Favorite Travel Books
5 Books | by Melissa Lin
The Year of Living Danishly
When she was suddenly given the opportunity of a new life in rural Jutland, journalist and archetypal Londoner Helen Russell discovered a startling statistic: the happiest place on earth isn’t Disneyland, but Denmark, a land often thought of by foreigners as consisting entirely of long dark winters, cured herring, Lego and pastries. What is the secret to their success? Are happy Danes born, or made? Helen decides there is only one way to find out: she will give herself a year, trying to uncover the formula for Danish happiness. From childcare, education, food and interior design to SAD, taxes, sexism and an unfortunate predilection for burning witches, The Year of Living Danishly is a funny, poignant record of a journey that shows us where the Danes get it right, where they get it wrong, and how we might just benefit from living a little more Danishly ourselves.
A Beginner's Guide to Paradise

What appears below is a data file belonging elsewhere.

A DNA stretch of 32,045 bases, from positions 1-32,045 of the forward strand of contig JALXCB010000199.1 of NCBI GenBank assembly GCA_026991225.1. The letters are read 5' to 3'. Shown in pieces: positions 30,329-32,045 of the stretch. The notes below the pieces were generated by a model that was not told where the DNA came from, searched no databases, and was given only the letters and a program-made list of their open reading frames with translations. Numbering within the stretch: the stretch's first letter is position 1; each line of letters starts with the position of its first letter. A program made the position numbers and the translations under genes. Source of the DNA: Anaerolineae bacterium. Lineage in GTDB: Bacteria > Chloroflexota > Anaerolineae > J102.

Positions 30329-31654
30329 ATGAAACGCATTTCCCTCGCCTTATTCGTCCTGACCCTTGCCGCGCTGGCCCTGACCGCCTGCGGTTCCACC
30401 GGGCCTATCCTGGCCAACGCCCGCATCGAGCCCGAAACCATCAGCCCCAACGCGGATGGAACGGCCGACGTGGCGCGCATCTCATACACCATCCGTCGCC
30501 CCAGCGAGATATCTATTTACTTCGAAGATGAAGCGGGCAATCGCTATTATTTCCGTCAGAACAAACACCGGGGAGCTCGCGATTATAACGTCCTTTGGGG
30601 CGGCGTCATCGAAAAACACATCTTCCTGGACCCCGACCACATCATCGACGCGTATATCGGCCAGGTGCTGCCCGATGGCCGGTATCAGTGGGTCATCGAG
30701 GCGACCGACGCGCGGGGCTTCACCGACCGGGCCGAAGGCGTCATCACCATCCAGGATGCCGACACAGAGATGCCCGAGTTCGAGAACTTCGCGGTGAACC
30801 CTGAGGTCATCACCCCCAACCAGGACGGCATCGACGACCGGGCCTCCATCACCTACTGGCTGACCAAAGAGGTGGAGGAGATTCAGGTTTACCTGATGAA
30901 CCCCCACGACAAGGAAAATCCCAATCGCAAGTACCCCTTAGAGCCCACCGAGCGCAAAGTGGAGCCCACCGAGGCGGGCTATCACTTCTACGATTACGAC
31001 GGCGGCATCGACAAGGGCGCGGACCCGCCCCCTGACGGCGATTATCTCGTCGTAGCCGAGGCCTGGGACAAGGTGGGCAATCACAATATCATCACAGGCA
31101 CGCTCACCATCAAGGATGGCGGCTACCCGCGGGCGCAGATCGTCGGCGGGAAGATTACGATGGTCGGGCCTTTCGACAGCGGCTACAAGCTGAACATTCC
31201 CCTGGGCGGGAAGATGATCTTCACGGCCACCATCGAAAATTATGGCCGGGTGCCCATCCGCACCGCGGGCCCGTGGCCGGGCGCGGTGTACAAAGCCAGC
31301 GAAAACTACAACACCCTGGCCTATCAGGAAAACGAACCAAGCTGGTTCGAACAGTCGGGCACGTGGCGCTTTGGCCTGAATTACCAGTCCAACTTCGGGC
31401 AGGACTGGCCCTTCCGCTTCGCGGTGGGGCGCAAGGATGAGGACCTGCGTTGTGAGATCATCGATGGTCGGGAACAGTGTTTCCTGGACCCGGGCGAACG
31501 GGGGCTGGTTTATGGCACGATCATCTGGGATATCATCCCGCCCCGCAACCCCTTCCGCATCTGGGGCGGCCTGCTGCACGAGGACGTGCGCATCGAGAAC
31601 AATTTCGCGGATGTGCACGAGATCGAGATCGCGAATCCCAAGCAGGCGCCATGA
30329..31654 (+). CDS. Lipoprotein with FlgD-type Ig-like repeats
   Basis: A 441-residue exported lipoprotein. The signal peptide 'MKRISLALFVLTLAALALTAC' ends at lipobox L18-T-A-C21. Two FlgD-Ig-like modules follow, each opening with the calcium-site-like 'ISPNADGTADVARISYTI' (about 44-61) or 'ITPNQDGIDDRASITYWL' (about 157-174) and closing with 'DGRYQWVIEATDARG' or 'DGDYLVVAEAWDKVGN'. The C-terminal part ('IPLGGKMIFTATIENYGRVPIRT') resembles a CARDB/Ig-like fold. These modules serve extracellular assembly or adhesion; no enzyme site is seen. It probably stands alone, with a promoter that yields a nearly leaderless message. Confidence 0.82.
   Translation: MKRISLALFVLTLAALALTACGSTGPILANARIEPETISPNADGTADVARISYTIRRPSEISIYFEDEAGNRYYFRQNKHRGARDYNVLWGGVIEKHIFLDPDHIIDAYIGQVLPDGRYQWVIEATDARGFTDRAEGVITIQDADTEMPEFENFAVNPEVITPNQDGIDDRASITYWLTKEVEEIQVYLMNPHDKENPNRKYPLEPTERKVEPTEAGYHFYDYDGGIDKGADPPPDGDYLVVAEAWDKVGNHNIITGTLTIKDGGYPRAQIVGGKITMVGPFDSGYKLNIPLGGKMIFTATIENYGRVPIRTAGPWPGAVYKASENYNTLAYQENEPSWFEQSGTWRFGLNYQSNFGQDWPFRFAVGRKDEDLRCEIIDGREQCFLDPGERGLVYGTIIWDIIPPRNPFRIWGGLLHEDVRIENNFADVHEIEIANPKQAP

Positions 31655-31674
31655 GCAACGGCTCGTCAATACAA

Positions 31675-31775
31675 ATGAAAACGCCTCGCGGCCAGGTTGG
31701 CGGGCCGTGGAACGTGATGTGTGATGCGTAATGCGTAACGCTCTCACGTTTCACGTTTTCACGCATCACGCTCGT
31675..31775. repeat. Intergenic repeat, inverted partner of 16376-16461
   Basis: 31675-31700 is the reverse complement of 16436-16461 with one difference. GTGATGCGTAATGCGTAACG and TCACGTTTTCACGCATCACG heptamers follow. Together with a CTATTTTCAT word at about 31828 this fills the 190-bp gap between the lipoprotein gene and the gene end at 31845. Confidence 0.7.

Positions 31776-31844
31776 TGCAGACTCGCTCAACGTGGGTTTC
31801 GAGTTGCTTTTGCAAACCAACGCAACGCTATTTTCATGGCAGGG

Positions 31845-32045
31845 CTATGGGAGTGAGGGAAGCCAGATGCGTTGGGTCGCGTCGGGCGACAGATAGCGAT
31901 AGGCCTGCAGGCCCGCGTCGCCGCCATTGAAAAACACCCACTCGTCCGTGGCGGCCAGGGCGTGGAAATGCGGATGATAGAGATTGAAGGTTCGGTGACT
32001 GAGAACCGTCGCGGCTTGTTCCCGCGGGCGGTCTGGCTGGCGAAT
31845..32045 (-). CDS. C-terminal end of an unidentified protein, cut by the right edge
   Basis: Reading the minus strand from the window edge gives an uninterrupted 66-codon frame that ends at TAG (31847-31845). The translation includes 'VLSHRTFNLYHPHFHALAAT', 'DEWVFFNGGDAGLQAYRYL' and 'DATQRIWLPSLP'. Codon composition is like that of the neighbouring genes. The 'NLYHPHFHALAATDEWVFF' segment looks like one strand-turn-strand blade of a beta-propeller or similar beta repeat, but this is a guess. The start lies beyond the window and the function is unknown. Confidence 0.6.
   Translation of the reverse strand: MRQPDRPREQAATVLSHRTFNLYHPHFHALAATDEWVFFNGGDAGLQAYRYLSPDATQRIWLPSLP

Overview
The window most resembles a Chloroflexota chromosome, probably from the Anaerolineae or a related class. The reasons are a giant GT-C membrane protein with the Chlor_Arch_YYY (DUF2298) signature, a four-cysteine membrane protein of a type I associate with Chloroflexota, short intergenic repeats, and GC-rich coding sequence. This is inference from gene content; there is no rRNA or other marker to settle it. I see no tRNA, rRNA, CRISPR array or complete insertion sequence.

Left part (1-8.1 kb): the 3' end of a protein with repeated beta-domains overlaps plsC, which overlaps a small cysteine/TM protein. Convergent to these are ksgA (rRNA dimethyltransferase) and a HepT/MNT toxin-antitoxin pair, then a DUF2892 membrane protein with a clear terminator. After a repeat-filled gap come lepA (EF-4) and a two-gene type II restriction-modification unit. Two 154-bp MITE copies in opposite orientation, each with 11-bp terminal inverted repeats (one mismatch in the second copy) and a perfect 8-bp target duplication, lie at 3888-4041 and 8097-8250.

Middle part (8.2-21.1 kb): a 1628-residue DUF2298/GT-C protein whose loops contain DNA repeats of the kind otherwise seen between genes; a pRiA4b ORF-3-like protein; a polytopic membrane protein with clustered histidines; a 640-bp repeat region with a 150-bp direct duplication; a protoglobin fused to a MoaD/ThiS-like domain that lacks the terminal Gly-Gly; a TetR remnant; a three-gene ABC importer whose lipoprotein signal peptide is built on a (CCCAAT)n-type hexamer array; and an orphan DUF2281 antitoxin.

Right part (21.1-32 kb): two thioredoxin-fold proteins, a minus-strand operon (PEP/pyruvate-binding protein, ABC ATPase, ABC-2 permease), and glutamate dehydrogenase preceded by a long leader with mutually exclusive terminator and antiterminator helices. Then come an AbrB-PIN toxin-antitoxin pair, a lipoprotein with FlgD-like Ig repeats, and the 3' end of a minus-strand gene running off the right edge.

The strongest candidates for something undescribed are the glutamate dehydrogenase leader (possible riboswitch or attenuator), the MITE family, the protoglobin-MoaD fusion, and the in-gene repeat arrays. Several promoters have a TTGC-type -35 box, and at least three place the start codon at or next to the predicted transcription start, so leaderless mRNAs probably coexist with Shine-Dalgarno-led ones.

"From the author of a lot of emails and several Facebook posts, a laugh-out-loud, true story of how a quarter-life crisis led to adventure, freedom, and love on a tiny island in the Pacific. In his mid-twenties, Alex Sheshunoff had his own internet start-up and had made national news. But he was also burned-out. So he bought a one-way ticket to the island of Yap, giving up everything he was supposed to want in search of all the things he never knew he needed. Along the way, he answered some important questions and some less essential ones too, such as: 1. How much, per pound, should you expect to pay a priest to fly you to the outer islands of Yap? 2. If you could have just one movie on a remote Pacific island, what would it definitely not be? 3. How do you blend fruity drinks without a blender? 4. Is a free one-hour class from Home Depot on 'flower box construction' sufficient training to build a house? While in the Pacific, Alex learned a lot. About making big choices and big changes. About the parts of Paradise that don't make it into the brochures. About the locals and expats he encountered, offended, and befriended. And, most of all, about focusing on what you actually care about. Now Alex shares his incredible story in a book that will surprise you, make you laugh, take you to such unforgettable islands as Angaur and Pig, and perhaps inspire you to find your own little place in the sun"--